The key challenge for the West is to deter any possible Russian action in Eastern Ukraine, and pursue a twin-track policy aimed at de-escalation.
The developments in Crimea over the weekend reminded many of what happened in Abkhazia and South Ossetia in 2008. But what is happening in Ukraine’s autonomous republic is much worse: it was unprovoked and followed a long battle in Kyiv that was finally won by pro-European and pro-democratic forces. The pretext used by Russia – that it is intervening to defend Russian citizens – does not stand up. It seems that the only Russian citizen who has perished in recent events in Ukraine was a protester in Kyiv shot by the Berkut milita. Nor were the events in Kiev a fascist coup, as Russia claims. What happened was a classic popular revolution and what Russia is opposing in Crimea is democracy. In fact, Crimea is more reminiscent of Transnistria: a frozen conflict that might plague the future of Ukraine for decades to come.
For the time being, the key challenge for the West is to deter any possible Russian action in Eastern Ukraine. While Russia has exposed itself internationally, it does not feel threatened because it does not believe that there will be any immediate, tangible consequences. Unless the EU and the US demonstrate what the “costs” of Russia’s invasion of Crimea are, Ukraine will remain under threat of further de-stabilisation and its territorial integrity will be in jeopardy. The credibility of many of the West’s post-Cold War policies – from the assurances given to Ukraine by the US and UK in 1994 to the Eastern Partnership promise extended by the EU to Moldova and Georgia – is now dependent on its ability to adequately react to the events in Ukraine.
As immediate steps, the EU should pursue a twin-track policy aimed at de-escalation:
In relation to Ukraine, the EU should:
· demonstrate support for the government in Kyiv, offer immediate financial assistance, and help foster a broad coalition behind the government that would include representatives of the east and the south.
· make clear that the next elections in Ukraine should take place in a normalised situation, which may entail postponing them until after May 25. Urge the country to conduct parliamentary elections when the situation is calmer in order to give the authorities proper legitimacy and to address the potentially destructive split between the Maidan and the Rada. The same goes for the new constitution and balanced language laws.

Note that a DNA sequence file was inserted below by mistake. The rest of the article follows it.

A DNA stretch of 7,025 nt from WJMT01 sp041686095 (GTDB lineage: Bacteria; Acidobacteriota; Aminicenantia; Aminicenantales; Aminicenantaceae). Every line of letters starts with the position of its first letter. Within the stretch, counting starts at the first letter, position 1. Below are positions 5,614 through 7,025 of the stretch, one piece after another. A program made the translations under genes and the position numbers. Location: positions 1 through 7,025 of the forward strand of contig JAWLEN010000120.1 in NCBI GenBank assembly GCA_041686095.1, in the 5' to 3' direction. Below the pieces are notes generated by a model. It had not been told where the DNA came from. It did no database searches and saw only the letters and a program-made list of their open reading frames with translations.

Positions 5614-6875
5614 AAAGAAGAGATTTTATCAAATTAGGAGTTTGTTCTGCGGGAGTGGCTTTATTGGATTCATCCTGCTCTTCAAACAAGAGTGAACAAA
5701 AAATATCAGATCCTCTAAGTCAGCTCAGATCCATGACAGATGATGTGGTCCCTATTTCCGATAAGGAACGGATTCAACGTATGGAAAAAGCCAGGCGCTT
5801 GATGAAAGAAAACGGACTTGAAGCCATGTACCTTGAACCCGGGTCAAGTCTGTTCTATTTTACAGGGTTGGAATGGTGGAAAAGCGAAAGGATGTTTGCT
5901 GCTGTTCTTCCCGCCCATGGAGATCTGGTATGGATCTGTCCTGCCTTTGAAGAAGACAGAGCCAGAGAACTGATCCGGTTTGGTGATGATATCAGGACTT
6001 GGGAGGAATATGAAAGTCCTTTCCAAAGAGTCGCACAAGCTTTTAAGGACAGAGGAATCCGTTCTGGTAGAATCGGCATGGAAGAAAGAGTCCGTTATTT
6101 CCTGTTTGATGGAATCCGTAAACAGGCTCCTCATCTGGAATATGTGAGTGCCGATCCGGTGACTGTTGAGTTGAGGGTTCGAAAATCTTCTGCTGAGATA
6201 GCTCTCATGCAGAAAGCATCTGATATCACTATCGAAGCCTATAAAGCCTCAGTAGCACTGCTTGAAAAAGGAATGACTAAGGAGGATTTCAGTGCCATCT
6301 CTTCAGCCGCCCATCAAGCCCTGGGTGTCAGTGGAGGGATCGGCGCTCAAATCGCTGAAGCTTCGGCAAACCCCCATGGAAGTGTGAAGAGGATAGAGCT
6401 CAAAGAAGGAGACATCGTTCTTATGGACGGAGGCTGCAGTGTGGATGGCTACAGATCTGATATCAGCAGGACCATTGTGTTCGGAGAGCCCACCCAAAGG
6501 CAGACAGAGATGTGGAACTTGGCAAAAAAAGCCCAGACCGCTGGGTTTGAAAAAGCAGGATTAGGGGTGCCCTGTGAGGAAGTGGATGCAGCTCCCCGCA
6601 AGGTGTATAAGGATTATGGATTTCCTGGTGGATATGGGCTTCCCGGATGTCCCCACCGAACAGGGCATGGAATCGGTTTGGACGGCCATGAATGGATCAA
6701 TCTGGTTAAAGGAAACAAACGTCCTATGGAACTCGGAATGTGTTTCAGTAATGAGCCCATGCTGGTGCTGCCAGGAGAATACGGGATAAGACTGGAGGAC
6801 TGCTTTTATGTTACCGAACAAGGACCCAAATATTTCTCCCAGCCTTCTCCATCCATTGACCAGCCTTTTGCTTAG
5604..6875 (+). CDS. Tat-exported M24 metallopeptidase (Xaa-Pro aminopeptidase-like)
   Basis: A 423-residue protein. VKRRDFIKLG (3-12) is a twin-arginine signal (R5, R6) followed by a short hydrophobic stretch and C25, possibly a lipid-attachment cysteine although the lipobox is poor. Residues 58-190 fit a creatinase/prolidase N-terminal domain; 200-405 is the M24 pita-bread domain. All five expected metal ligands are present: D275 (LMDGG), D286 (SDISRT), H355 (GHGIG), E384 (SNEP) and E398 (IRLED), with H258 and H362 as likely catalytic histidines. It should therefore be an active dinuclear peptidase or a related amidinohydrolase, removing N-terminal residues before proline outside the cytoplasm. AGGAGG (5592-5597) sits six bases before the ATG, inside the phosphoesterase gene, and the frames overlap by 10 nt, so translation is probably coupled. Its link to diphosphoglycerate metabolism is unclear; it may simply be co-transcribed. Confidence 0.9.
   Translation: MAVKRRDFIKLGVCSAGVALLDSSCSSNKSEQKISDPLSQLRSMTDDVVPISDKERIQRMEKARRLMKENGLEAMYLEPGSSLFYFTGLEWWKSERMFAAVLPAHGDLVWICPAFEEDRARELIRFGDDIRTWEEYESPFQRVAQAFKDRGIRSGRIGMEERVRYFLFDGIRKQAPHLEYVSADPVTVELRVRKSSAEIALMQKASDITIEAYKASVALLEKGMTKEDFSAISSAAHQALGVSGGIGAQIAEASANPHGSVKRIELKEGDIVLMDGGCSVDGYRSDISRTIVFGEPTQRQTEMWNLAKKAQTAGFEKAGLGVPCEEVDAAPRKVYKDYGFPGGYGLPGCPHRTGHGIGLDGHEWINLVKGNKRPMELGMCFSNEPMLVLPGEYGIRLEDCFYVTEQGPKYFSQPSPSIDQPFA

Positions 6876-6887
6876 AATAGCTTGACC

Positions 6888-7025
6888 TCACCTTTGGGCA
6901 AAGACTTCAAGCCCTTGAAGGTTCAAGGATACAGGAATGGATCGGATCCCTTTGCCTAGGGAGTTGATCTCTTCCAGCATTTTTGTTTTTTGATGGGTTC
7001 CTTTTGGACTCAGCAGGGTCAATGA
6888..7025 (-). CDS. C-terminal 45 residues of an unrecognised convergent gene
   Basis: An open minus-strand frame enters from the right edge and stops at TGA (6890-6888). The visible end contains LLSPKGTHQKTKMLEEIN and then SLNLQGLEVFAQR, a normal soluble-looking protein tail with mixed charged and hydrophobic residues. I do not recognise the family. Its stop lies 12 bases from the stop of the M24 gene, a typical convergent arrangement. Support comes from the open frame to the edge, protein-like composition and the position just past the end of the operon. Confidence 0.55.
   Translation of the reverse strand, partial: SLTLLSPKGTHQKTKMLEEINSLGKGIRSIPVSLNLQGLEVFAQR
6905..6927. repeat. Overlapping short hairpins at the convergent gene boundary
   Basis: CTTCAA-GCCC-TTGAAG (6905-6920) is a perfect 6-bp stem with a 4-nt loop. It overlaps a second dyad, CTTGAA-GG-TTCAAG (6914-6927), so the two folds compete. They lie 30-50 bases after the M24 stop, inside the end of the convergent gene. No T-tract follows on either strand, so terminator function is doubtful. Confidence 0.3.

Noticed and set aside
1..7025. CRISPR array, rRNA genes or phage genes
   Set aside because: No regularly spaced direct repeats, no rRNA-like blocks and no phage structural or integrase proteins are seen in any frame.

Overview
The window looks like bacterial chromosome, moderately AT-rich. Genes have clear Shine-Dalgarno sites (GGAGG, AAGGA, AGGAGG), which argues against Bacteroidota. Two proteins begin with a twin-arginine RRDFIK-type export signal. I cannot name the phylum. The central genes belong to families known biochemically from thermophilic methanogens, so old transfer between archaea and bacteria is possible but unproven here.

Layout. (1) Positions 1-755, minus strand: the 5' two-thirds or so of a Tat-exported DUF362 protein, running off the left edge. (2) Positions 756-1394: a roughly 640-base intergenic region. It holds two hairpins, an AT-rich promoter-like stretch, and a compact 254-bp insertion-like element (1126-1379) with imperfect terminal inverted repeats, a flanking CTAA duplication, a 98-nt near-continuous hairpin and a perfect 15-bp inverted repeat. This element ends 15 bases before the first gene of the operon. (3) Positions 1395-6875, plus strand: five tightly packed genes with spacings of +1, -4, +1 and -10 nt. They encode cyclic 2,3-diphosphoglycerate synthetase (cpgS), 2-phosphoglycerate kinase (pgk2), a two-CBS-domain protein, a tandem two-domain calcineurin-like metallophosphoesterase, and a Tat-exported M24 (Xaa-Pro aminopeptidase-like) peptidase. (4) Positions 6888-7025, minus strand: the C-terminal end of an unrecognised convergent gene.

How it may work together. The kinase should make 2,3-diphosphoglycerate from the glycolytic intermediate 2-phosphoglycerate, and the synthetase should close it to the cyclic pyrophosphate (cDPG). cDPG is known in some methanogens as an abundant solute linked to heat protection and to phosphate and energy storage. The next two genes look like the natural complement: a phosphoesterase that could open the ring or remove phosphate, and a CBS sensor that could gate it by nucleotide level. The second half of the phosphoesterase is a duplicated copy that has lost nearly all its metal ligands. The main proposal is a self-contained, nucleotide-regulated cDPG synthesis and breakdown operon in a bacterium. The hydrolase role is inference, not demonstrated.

· ensure a high-level European presence in Ukraine to bring in clearheaded advice and support. Try to send observes to Crimea – possibly under the auspices of OSCE. Do not let Crimea end up being a bilateral matter between Russia and Ukraine, urge multilateral settlement mechanisms of which become a party to any diplomatic settlement mechanism. Do not allow any referendum in Crimea to be conducted in haste – try to settle for a referendum two to five years down the road.
In relation to Russia, the EU should:
· stop business as usual. This could include cancelling the South Stream agreements with Russia, stopping talk of visa liberalisation (the irresponsible and politically motivated distribution of Russian passports does not allow us to consider any visa-freedom any longer); stopping visa-free exchange for diplomatic passports; and stop pingselling weapons and dual use technologies to Russia.
· impose visa ban and asset freezefor members of the Federation Council who voted for the deployment of the Russian Army in Ukraine. Threaten to freeze foreign currency assets of the Russian government, central bank and state-owned companies.
· identify/prompt reaction from Russia’s Central Asian neighbours who do not accept the neglect of a neighbours’ territorial sovereignty. Sharp negative reactions from countries like Kazakhstan will put the Eurasian Union in question.
· explore options for engaging with Turkey, based on its support for the Tatars in Crimea. The Tatars are in danger of becoming the first ethnic group that is discriminated against.
It may be difficult to impose immediate costs on Russia. But if the EU begins planning now, it could impose costs in the medium term. It is therefore crucial to start communicating these costs and threaten to increase them if the situation deteriorates further – for example if Russia takes action in Eastern Ukraine.
The European Council on Foreign Relations does not take collective positions. This commentary, like all publications of the European Council on Foreign Relations, represents only the views of its authors.